Here is a tiny notice found in the local weekly concerning the Fidalgo Island Theater Ensemble and their spring drama choice. Word is spreading, and members of FITE will be recruiting throughout the winter months. People will be dying for parts to play. Rivalries will blossom. Hope will fade.
“We are all demonic!”—QUEEN STORMAG
One of the animal portraits, few and far between, my father painted. He usually created these paintings for his kids and grandchildren . . . I loved them all.
A Play Demonic (The Queen’s Idle Fancy) — Part 13
In this week’s paper, the audition call appeared for the first time, which would give over a month for most actors to prepare. The notice would run until the audition date, an expense the theater was willing to make, and begrudge as part of the game, life. Those who read the play would be part of something groundbreaking. Martin Belloon shook the paper out and read the notice a dozen times before bringing it upstairs for his wife. He opened the door to the bedroom and found Carole, eyes widening, mouth duct-taped shut, crazed, tied, locked tightly to the iron bed.
“You’ll love this, sweetheart!”
Carole could only moan.
“Are you too cold?”
Of course, he liked Carole naked, vulnerable, something that was new to their union. She’d always, up to this point, been the stronger of the two, the most demanding. Martin pulled the sheet and blankets up to her neck.
“Let me read this to you before you make us breakfast. Promise to be good, and I’ll let you join me tonight for the jazz performance at the Rockfish Grill. I know how you love your light jazz.”
And Martin began to read. He read the notice three times. Louder the last time. And then he ripped the duct tape from Carole’s quivering lips and told her to read it.
“I want you to audition, honey. You’ll be one of the spinsters of the village. One of the unbelievers. Will it bother you to play one of Queen Stormag’s tormentors? I think you have the range. You can take anything Denisov offers. And it will be Denisov. Your Leonora’s a scabrous talent, for sure, and that will help her in the long run during the audition process. She’s proven she can add a ludicrous, salacious element to her performances, and the town loves her—you love her. But she lacks that cutthroat spontaneity so naturalistic to Denisov’s style. You’ll see, and you’ll admit that I was right once again after the first performance. Can’t believe that’s seven months away. Something to look forward to. Spring. And the coming of the Queen.”
“Will you be good?”
“Yes. You know I will.”
“But how will you regain my trust? I have many ideas in that direction.”
Martin’s wife shuddered, glanced to her left where the window shade blocked her view of the neighborhood.
“Read it again. Louder.”
“FITE hosts auditions for ‘The Queen’s Idle Fancy’
Auditions for FITE’s
Upcoming spring opening drama
‘The Queen’s Idle Fancy’
will be 2-5p.m. the first Saturday
of January and 6-9p.m. the following Sunday
at the theater, the corner of 10th Street and M Avenue.
Stop by or call to sign up for a time.
To audition, prepare a two-minute monologue (you pick),
Wear appropriate clothing for the faraway 1600s . . . a time
Of kings and queens, castles, jousting, maidens, chivalry, and dragons.
Be prepared for cold readings from the script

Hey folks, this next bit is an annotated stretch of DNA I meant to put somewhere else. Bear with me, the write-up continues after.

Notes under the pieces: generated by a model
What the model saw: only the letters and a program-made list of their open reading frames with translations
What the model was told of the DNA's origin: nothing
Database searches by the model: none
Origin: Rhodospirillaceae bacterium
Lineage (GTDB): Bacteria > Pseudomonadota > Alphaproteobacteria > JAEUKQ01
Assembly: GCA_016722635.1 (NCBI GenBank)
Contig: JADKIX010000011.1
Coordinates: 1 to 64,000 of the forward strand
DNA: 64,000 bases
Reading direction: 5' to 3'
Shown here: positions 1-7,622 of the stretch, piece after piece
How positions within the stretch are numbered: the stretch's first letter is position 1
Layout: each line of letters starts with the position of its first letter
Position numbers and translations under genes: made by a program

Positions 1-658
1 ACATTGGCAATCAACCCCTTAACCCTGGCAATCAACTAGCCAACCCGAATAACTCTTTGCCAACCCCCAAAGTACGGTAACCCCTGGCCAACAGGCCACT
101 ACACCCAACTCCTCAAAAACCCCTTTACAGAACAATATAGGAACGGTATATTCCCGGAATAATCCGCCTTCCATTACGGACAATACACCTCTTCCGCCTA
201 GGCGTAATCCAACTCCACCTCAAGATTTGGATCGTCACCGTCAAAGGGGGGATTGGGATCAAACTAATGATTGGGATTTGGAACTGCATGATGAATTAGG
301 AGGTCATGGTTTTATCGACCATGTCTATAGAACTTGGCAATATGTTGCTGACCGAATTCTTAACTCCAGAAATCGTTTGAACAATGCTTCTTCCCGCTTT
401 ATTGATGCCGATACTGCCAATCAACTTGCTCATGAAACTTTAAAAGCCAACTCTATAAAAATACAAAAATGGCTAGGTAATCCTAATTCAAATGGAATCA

(available at the box office)
The opening production will be May 1st
FITE will have a strong and long run.”
“Great, darling. See? Maybe you could practice enough to try out for a place in the royal court. But, again, you’d have to make me believe in your sincerity.”
A tear rolled down her right cheek, and her husband frowned. His lips pressed together in a tight line and he tore the newspaper out of Carole’s hands.
“You better stop with that nonsense. I mean it.”
The darkness of the storm outside the shuttered room invaded, and Martin stalked out of the bedroom. His mind reeled. He took his office scissors to the article and clipped and then taped it to the front of a new clipboard, the one he’d use to keep track of the players during the actual audition.
He breathed deeply, slowing his racing thoughts. After a minute, he dropped the clipboard onto his desk and walked back up the stairs to apologize, this time obsequiously, like a sniveling fool, to his wife, to unlock her bindings. He’d rub her feet like he knew she loved. Later, he was willing to give her another honesty test. That’s what he called his actions, his wife’s actions: an honesty test. Be good.
Everything for the stage.
The wind picked apart the remaining leaves on the trees, blew to the rafters, brewing, courting trouble. People planning to leave their homes for a little light jazz decided to stay home, bond in front of the television until the power went out, play board games, cards under candlelight, read using kindles, fight battles on their iPads, talk the social media circuit, or grow closer taking honesty tests.
To read the next chapter of A Play Demonic (The Queen’s Idle Fancy), simply click HERE for Part 14!
Thank you for your loyalty to the Queen. Reading this story is fun for me, and I enjoy the interactions of the players. I hope you do too. Let me hear from you in the comments section and please share the story with your friends.
Please visit the Buy Justin Bog Books page above to learn more about my stories. If you do end up taking a chance and read one of my books, and, if you feel so inclined after finishing any author’s hard work, please write a review. It helps so much.
Subscribe to In Classic Style e-Magazine for tips on Travel, Dining and Entertainment.
Lastly, for Apple/Mac IT, WordPress wrangling and multimedia Publishing/Editing Services, please contact the company that I use: Convenient Integration.